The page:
Democratic talking heads – including David Axelrod, President Obama’s longtime political adviser – repeatedly took to the airwaves in 2010 accusing Republicans of funneling “secret foreign money” into their campaign coffers. The flimsy charge was based on the fact that the U.S. Chamber of Commerce, which was supporting several Republican candidates that year, has an international division that collects about $100,000 annually in dues from foreign members.

For months thereafter, recurring rumors of Republicans accepting millions of dollars in contributions from sinister foreign donors became the talk of left-wing fever-swamps, and a key element in the Democrats' subsequent obsession with campaign finance reforms aimed at anonymous contributors. But it turns out that even while flinging these baseless accusations, the political Left has seen its activists thrive in part thanks to a large dose of ... you guessed it: real, secret foreign money.

This is clearly a deceitful way to hide the source of millions of dollars that are active in our system, attempting to effect political change.

A report released last week by Republicans on the Senate Environment and Public Works Committee provided a detailed look inside the environmental movement's money machine, particularly at a cozy group of billionaires and wealthy foundations that provides a huge chunk of Big Green cash. Among the hundreds of millions of dollars involved, tens of millions are anonymous donations coming from foreign sources whose identity is protected by convenient Bermuda secrecy laws.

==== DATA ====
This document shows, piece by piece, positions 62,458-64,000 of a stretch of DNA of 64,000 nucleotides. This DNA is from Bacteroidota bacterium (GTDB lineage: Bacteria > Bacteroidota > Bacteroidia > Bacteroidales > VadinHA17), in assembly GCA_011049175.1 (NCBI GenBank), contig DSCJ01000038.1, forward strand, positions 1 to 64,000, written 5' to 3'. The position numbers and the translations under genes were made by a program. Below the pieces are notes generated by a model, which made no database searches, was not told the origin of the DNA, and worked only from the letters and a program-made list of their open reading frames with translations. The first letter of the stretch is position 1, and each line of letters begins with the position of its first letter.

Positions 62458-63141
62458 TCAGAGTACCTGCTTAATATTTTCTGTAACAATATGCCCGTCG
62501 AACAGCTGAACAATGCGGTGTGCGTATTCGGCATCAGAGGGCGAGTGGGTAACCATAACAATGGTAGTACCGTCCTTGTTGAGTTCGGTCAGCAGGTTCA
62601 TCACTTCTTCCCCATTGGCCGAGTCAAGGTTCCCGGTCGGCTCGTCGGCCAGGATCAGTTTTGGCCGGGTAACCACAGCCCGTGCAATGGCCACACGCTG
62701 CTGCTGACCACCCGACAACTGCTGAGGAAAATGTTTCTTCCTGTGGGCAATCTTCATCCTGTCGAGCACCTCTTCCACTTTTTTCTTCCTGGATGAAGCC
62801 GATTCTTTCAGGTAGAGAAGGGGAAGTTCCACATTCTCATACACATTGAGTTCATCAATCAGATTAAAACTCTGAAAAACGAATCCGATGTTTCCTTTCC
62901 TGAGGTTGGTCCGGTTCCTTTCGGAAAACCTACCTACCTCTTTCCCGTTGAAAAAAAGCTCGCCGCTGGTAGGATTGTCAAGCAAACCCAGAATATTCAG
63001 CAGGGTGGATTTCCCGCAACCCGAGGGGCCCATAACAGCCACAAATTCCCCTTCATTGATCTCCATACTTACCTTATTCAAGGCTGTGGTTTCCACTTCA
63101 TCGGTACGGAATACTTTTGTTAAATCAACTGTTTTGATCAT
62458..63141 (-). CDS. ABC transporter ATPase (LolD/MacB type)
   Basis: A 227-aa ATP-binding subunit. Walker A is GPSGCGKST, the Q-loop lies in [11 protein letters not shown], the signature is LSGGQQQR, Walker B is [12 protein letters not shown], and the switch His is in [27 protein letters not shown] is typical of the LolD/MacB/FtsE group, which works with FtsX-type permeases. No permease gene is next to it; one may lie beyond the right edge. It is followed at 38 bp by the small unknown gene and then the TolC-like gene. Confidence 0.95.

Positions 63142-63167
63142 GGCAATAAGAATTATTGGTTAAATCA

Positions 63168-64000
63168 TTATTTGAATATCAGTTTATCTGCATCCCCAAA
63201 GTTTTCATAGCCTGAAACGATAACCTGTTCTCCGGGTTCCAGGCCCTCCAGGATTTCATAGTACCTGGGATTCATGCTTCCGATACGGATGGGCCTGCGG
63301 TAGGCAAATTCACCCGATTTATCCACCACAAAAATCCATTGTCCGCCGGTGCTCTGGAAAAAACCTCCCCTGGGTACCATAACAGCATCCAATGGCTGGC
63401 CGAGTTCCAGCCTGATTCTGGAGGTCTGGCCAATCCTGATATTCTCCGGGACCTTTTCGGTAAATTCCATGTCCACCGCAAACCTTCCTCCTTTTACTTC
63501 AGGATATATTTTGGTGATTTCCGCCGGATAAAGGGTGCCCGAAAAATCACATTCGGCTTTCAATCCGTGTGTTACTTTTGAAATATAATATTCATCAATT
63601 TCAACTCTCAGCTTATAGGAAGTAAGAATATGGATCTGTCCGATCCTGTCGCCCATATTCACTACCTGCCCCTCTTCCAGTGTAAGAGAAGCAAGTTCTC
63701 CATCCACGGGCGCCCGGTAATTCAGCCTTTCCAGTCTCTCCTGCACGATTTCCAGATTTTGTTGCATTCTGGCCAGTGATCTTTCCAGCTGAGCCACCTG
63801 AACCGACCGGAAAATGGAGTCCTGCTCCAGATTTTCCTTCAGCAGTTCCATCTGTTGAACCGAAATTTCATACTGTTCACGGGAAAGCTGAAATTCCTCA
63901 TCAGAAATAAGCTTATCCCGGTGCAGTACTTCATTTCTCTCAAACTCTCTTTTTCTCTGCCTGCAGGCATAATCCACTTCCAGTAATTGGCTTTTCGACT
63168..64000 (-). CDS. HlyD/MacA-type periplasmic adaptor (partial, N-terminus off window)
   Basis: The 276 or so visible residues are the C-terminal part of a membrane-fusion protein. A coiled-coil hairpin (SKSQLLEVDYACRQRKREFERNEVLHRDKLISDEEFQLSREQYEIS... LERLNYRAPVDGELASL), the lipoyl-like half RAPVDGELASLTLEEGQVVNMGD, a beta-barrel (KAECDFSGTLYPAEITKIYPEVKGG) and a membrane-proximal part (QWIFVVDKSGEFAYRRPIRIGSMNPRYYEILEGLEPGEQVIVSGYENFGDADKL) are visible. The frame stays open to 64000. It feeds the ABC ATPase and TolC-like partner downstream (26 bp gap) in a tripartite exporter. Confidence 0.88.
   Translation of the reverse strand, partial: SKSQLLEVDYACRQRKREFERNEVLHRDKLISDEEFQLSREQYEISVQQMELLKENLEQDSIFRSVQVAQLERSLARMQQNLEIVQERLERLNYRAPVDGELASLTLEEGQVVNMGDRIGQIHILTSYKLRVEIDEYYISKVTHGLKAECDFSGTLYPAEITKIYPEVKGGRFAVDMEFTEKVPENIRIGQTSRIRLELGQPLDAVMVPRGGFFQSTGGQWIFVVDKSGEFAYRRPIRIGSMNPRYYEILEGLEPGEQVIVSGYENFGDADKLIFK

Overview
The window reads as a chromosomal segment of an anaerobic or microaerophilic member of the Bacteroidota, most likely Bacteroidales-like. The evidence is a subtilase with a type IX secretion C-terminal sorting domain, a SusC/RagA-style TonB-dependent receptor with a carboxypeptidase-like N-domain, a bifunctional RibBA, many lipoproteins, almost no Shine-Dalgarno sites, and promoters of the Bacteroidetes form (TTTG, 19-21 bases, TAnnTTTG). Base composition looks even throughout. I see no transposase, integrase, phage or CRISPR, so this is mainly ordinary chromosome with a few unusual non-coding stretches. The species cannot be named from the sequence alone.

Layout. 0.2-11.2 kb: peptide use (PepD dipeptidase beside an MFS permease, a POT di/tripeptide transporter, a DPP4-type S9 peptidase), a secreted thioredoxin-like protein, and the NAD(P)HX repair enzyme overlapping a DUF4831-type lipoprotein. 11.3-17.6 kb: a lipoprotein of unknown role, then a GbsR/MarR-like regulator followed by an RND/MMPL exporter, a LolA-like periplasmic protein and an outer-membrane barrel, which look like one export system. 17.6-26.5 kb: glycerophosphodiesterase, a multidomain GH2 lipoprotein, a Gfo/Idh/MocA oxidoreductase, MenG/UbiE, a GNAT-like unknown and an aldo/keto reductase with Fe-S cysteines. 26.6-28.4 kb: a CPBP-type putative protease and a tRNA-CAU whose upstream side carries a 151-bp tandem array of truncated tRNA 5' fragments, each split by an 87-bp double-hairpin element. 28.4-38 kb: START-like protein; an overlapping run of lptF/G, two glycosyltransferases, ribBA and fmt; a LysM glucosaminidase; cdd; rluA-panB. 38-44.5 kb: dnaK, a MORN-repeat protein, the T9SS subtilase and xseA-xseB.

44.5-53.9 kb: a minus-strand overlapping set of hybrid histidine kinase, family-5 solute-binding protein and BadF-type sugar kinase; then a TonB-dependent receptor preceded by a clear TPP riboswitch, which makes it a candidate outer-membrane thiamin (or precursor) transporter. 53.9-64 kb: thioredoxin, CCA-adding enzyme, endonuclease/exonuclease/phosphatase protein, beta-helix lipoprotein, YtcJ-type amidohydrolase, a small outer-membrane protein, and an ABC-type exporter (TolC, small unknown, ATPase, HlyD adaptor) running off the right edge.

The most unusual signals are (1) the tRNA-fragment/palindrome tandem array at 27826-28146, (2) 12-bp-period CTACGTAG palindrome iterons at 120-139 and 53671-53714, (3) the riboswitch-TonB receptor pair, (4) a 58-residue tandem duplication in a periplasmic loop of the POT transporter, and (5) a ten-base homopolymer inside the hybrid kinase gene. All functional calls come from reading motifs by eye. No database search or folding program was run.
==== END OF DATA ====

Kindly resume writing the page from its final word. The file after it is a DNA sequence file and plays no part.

The Bermuda-based corporation, Klein Ltd., for which there is almost no public information available, gave $23 million in 2010 and 2011 to the Sea Change Foundation. The Klein money could come from anywhere – old ladies in Florida, Mexican drug dealers, or foreign governments with a financial interest in stopping U.S. fossil fuel exploration. There is no way of knowing.

In turn, Sea Change Foundation, a $124 million organization whose one-page website contains no helpful information about the group, shifts this money around so that it ends up (directly or indirectly) in the hands of groups involved in political and policy activities – groups like the League of Conservation Voters, the Sierra Club, and the Blue-Green Alliance. The report remarks: "This is clearly a deceitful way to hide the source of millions of dollars that are active in our system, attempting to effect political change. ... It appears that Klein exists on paper only. ..."

Americans' donations for advocacy and politics should be both legal and encouraged. That's not the problem. What is stunning in this situation is the raw hypocrisy required to operate a movement this way while calling for laws that curtail others' First Amendment rights. In the ongoing IRS scandal, for example, conservative groups with comparatively tiny annual budgets faced a Spanish Inquisition when they dared to seek official nonprofit status from the IRS. Democrats in Congress have excused the actions of senior IRS bureaucrats, arguing that these Tea Party groups threaten to flood the political system with money from undisclosed sources.

Yet at the same time, Democrat politicians benefit from millions in Big Green cash that goes toward groups with similarly political and policy-based goals, and some of that money comes from at least one shadowy foreign source. There's a lesson in here somewhere.